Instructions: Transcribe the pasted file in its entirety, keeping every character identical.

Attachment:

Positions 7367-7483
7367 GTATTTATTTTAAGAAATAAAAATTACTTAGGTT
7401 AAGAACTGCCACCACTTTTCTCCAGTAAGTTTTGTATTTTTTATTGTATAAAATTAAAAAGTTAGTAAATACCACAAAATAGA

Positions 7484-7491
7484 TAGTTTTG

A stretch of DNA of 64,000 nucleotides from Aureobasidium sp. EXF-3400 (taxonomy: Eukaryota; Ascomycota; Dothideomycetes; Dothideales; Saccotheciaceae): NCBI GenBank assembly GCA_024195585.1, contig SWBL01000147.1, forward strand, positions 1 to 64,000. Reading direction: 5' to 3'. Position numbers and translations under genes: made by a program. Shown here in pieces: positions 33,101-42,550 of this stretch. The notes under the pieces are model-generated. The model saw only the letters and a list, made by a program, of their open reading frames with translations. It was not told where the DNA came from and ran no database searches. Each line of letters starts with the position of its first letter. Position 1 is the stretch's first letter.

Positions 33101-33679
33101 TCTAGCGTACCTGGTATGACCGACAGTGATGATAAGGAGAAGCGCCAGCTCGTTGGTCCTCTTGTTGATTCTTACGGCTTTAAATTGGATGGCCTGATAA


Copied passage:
Positions 7367-7483
7367 GTATTTATTTTAAGAAATAAAAATTACTTAGGTT
7401 AAGAACTGCCACCACTTTTCTCCAGTAAGTTTTGTATTTTTTATTGTATAAAATTAAAAAGTTAGTAAATACCACAAAATAGA

Positions 7484-7491
7484 TAGTTTTG

A stretch of DNA of 64,000 nucleotides from Aureobasidium sp. EXF-3400 (taxonomy: Eukaryota; Ascomycota; Dothideomycetes; Dothideales; Saccotheciaceae): NCBI GenBank assembly GCA_024195585.1, contig SWBL01000147.1, forward strand, positions 1 to 64,000. Reading direction: 5' to 3'. Position numbers and translations under genes: made by a program. Shown here in pieces: positions 33,101-42,550 of this stretch. The notes under the pieces are model-generated. The model saw only the letters and a list, made by a program, of their open reading frames with translations. It was not told where the DNA came from and ran no database searches. Each line of letters starts with the position of its first letter. Position 1 is the stretch's first letter.

Positions 33101-33679
33101 TCTAGCGTACCTGGTATGACCGACAGTGATGATAAGGAGAAGCGCCAGCTCGTTGGTCCTCTTGTTGATTCTTACGGCTTTAAATTGGATGGCCTGATAA